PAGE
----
ONTARIO, Calif. -- At the outset of a televised "town meeting" linking four California communities by satellite here the other night, Arkansas Gov. Bill Clinton explained why he was engaged in that kind of outreach exercise.
He was trying, he said, "to cut through some of the proscribed things in politics" and be in direct contact with voters in the hope doing so might "restore people's faith in politics."
The comment seemed a roundabout way of saying that the front-running Democratic presidential candidate sought to present himself to the voters without the impediment of personal baggage that has come along with his message as delivered by the news media.
If that was the attempt, it appeared to work very well. For one thing, not one of the callers whose images were conveyed to Clinton from Sacramento, Fresno and Hayward, nor any in the studio in Ontario, raised a single question about the "character issue."
The closest thing to voter dissatisfaction expressed was a lament from a woman in Hayward, not against Clinton but against all politicians. She said she was so fed up with their actions, starting with "the manhandling of Anita Hill" in last year's Senate hearings on the Supreme Court confirmation of Clarence Thomas, that she wondered whether it mattered whether she voted or not.
"It will only if you don't vote," Clinton shot back at once. "Elections are also wake-up calls," he told her. "They put you in the driver's seat again." Then, in more diplomatic terms, Clinton told her that the people only got what they voted for in the previous 12 years of the Reagan and Bush administrations.
In these and his other responses, on issues ranging from what to do with closed military bases to how to bring racial harmony out of the recent Rodney King case and resultant Los Angeles riots, Clinton was confident, crisp and specific. His performance was reminiscent of the candidate who wowed audiences before reports of personal misconduct threw his campaign off track and onto the defensive.
The format was a showcase for Clinton at his most effective -- even in slipping off one thorny question with a subtle display of his celebrated -- or infamous -- slickness. When a union man expressed discomfort that Clinton came from a right-to-work state, Clinton sidestepped and responded by listing his labor endorsements and observing that "the last two administrations have been anti-labor." The questioner seemed satisfied.
It has been more than a month now since any significant negative story has exploded in Clinton's face, and the respite has enabled him to regroup. It hasn't hurt, either, that he managed to survive and win in a string of primaries even as the negative reports bombarded him, and that he is running now without serious opposition.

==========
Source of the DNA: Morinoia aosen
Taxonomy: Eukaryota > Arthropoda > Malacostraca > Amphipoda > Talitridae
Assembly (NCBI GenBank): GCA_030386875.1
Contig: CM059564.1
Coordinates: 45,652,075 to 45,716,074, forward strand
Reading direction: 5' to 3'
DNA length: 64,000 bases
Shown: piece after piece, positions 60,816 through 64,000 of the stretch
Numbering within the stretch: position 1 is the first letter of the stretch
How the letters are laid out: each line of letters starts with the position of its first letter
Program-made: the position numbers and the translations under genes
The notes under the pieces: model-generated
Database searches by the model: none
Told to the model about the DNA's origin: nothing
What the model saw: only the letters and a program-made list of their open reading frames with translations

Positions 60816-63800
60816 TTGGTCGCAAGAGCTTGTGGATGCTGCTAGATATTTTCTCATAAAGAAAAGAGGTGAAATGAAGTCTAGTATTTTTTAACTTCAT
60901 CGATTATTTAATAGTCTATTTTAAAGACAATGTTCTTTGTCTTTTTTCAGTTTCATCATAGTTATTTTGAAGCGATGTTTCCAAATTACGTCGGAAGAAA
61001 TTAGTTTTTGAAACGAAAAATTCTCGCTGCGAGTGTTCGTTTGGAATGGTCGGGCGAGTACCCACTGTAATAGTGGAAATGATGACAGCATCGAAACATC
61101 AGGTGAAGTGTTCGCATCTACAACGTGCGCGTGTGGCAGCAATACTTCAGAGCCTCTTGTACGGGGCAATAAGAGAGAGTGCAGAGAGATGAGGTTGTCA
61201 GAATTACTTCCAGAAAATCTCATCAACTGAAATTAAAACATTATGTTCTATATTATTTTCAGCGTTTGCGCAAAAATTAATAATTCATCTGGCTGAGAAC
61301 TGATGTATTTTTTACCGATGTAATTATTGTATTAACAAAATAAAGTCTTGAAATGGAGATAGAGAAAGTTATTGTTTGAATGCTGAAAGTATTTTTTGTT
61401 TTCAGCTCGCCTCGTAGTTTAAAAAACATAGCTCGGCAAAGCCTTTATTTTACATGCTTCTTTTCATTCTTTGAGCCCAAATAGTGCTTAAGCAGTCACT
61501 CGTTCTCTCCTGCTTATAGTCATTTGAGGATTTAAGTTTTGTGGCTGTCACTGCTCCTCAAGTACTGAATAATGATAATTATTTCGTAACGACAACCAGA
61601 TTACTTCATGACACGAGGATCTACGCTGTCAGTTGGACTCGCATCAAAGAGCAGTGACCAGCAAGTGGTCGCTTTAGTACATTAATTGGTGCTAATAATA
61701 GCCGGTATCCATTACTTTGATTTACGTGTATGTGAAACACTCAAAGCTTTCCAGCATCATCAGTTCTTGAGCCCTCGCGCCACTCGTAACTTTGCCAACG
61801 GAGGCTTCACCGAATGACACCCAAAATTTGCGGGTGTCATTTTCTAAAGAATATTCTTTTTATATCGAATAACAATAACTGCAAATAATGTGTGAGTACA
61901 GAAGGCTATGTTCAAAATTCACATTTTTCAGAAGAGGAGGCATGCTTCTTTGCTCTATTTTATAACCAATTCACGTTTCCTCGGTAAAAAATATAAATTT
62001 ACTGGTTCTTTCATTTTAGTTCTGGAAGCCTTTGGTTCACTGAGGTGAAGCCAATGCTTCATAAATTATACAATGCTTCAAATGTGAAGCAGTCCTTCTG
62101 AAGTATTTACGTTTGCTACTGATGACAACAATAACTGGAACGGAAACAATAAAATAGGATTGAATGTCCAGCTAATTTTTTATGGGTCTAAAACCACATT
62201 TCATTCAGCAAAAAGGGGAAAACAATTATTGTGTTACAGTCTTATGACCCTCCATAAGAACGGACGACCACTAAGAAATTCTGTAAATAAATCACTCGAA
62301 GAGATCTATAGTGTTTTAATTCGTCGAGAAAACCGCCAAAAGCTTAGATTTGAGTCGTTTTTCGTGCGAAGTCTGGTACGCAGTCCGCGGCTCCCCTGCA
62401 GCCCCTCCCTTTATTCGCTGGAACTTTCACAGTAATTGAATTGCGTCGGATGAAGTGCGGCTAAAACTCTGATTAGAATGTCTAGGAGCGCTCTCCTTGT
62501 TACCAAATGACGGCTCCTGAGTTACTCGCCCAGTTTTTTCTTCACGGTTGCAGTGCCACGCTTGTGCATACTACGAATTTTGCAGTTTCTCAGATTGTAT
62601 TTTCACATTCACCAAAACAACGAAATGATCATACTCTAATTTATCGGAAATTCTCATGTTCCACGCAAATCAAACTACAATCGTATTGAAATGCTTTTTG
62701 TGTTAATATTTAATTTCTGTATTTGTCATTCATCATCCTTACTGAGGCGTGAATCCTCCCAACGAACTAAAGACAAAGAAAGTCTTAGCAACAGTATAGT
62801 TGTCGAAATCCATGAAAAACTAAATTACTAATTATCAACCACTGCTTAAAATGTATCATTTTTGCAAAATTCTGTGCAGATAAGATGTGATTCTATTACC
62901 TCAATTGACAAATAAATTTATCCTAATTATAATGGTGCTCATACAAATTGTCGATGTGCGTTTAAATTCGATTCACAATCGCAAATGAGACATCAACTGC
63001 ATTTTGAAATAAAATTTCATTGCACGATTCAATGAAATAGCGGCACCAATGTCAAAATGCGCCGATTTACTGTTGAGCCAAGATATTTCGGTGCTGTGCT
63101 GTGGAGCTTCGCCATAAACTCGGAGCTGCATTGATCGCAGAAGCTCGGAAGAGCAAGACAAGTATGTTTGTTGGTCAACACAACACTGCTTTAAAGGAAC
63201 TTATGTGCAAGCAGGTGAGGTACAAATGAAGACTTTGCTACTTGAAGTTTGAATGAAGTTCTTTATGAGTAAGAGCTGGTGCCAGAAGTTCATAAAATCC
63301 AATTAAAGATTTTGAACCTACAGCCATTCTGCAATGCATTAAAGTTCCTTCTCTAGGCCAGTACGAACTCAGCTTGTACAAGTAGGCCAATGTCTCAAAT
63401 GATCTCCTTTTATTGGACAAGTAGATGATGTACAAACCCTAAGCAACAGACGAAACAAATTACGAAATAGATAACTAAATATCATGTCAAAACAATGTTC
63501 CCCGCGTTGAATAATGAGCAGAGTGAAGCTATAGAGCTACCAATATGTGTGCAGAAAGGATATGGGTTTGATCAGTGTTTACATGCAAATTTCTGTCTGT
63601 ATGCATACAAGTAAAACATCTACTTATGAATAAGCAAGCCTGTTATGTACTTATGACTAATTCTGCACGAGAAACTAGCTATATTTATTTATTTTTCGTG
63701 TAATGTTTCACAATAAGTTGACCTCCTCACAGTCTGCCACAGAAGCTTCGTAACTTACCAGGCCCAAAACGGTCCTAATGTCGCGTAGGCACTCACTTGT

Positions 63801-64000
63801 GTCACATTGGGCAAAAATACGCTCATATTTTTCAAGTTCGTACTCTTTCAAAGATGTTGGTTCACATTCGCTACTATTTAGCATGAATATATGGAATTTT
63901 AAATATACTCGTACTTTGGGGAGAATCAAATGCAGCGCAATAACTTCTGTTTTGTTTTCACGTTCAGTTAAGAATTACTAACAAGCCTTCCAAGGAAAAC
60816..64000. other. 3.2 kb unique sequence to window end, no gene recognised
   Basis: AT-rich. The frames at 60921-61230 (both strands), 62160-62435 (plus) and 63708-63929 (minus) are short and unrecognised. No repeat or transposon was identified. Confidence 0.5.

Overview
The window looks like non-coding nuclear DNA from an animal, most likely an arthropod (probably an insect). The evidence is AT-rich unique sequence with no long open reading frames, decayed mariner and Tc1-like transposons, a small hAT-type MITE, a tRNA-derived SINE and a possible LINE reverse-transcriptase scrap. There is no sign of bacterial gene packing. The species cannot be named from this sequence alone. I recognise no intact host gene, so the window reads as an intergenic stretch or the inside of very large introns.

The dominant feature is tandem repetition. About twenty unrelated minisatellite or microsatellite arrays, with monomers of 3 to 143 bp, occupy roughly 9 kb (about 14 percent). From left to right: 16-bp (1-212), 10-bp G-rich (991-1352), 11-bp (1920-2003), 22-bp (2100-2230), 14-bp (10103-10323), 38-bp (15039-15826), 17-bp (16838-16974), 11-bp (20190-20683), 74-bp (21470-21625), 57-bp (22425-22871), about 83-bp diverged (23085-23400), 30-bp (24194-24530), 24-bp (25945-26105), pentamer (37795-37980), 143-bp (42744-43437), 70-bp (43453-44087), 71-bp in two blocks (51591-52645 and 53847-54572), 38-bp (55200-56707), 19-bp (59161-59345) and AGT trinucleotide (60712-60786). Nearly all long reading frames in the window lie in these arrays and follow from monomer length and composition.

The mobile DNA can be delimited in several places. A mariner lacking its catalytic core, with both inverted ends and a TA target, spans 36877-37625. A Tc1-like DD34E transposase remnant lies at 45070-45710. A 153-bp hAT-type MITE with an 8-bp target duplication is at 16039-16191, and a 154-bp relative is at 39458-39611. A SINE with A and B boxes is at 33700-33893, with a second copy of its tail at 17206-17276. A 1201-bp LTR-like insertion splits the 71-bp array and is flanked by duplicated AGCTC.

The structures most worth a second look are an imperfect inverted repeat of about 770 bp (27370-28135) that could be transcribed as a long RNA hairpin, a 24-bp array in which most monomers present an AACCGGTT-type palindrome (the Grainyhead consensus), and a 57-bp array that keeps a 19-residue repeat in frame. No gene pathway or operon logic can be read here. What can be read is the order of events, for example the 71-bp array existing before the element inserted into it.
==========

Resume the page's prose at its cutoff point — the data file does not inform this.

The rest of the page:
Former Gov. Jerry Brown of California is persevering, hoping environmental support will give him a boost in tomorrow's Democratic primary in Oregon as he heads into the final round of primaries against Clinton here and in five other states on June 2. But the Clinton campaign claims to have 80 percent of the delegates he needs for the nomination already.
Clinton's only reference to Brown during the town meeting came when he told viewers they could contact him for answers to further questions by calling him via a toll-free 800 phone number. He jokingly thanked Brown for the idea and said as president he would keep the number so that the American people would continue to have access to him.
For all of his restored confidence, a cloud still hangs over Clinton as he struggles to get back into the political sunlight, and the cloud's name is Ross Perot. The Texas billionaire has been getting so much press and public attention that Clinton's work in putting his campaign on a more even keel has gone largely unreported.
While making an obvious effort to target his comments now against President Bush in an early start on the general-election campaign, Clinton jibed at Perot at one point for saying he was going off "for 60 days" to decide what his program would be.
Although several polls show Clinton running third behind Bush and Perot, that is not his immediate concern. Here in California he wants to avoid an embarrassing setback in Brown's home state at the tail end of the primary process.